The book describes the context of the research as constituted of: the orthodoxy amongst arts advocates that art can transform lives; the large scale of government investment in the arts and arts education; recent political commentary on the utility of the arts for the economy and national identity formation; the tainting of research on impacts by advocacy; and the recent “intrinsic versus instrumentalist” debate on the role of the arts in the UK. This is followed, in the first chapter, by an account of the epistemological foundation on which the authors base their exploration of the topic. They address the dangers of anachronism and Eurocentrism and, by adopting a “one past, many (true) histories” approach, aim to “demonstrate” that “accepted notions of the impacts … are based on dubious principles and beliefs”. They repeatedly emphasize the need for brevity and the impossibility of comprehensiveness.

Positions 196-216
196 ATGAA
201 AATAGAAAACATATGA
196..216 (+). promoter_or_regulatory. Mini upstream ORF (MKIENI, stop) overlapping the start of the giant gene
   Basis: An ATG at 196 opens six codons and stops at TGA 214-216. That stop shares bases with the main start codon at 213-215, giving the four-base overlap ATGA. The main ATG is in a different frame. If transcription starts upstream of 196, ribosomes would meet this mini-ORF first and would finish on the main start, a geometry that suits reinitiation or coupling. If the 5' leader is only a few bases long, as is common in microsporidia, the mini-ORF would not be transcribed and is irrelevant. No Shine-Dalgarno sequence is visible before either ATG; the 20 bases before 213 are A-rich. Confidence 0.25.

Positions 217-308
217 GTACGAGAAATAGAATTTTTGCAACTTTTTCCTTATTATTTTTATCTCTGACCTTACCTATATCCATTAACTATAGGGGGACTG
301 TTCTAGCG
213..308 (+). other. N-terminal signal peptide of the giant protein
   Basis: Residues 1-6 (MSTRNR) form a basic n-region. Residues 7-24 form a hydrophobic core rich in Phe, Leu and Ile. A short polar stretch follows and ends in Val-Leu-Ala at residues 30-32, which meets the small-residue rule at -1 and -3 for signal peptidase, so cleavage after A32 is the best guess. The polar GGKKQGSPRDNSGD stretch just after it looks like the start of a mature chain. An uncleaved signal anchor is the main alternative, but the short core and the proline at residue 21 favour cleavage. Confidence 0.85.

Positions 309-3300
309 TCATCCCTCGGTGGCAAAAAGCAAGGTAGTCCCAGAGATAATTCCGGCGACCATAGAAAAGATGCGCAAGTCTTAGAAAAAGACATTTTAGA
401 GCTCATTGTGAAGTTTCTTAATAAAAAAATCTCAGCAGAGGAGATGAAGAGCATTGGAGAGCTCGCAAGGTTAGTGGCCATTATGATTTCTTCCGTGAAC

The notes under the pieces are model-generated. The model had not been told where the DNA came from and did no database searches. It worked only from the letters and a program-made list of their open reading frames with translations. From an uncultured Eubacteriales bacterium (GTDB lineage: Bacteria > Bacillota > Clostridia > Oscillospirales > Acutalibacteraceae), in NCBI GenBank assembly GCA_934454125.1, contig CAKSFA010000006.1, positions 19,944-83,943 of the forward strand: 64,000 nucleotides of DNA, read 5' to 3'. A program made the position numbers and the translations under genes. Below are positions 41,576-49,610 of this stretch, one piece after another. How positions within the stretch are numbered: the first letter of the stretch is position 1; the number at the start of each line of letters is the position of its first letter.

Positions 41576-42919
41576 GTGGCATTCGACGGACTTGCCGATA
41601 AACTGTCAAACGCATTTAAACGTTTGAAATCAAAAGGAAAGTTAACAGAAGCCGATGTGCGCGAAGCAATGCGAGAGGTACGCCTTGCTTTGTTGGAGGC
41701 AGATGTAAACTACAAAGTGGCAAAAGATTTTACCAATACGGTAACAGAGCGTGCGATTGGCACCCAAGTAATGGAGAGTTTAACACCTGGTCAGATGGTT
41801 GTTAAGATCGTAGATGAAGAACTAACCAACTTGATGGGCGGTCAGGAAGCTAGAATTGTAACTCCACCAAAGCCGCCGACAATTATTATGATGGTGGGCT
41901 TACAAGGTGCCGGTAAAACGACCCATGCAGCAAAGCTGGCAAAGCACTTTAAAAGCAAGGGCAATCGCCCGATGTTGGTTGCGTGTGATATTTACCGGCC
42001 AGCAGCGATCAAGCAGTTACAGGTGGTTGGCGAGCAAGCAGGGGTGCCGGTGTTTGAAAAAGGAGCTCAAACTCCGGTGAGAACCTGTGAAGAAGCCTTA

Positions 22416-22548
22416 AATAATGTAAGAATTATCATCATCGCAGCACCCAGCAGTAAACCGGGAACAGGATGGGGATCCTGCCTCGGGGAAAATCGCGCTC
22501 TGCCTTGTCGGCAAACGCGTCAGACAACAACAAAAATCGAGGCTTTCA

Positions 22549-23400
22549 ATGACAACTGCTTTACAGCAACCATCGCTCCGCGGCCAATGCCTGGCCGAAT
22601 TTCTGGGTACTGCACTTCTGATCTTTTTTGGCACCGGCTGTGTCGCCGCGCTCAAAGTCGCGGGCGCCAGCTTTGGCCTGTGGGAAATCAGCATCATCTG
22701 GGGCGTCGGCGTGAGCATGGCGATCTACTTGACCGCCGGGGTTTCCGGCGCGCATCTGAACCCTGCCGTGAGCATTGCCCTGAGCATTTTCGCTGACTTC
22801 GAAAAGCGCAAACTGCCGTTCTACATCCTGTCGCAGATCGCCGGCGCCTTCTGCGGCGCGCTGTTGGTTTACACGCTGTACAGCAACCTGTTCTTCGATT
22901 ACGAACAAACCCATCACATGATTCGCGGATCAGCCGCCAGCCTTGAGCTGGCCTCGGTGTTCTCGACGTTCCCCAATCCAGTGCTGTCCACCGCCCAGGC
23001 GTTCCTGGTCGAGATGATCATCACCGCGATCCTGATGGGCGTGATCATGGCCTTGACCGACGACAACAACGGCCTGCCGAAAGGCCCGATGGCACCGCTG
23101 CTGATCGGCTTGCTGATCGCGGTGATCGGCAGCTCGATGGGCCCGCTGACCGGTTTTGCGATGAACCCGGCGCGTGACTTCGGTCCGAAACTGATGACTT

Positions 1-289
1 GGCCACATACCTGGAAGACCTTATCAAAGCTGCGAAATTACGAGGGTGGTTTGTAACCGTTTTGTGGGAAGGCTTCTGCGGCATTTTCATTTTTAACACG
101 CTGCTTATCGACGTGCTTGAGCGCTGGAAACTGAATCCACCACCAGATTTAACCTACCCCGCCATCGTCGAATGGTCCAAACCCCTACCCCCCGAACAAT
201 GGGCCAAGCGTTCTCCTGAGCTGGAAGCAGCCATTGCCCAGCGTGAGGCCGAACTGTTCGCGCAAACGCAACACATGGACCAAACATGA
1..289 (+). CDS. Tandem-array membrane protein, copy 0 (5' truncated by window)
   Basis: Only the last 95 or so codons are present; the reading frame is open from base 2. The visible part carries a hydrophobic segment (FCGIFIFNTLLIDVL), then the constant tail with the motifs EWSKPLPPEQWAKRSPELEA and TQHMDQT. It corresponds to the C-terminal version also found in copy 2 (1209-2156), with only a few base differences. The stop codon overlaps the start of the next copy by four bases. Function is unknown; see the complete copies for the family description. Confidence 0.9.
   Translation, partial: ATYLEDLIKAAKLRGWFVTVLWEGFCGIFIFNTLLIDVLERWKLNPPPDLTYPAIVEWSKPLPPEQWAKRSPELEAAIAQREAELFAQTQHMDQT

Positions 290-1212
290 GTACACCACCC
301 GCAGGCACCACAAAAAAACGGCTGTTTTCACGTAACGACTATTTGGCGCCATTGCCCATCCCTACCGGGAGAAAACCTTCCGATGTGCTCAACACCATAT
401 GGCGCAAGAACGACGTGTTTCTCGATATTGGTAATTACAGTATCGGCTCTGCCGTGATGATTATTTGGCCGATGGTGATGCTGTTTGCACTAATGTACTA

The heart of the book is a series of chapters summarizing a “representative” sample of views about the impacts of the arts. These are arranged thematically: “corruption and distraction”; “catharsis”; “personal well-being”; “education and self-development”; “moral improvement and civilisation”; “political instrument”; “social stratification and identity construction”; and “autonomy of the arts and the rejection of instrumentality”. This “taxonomy of claims” is a rollercoaster ride through 2500 years of polemic, speculation and dispute in western cultural history, starting with Plato and Aristotle, on the origins of the positive and negative impact traditions.
Source: Book Review Text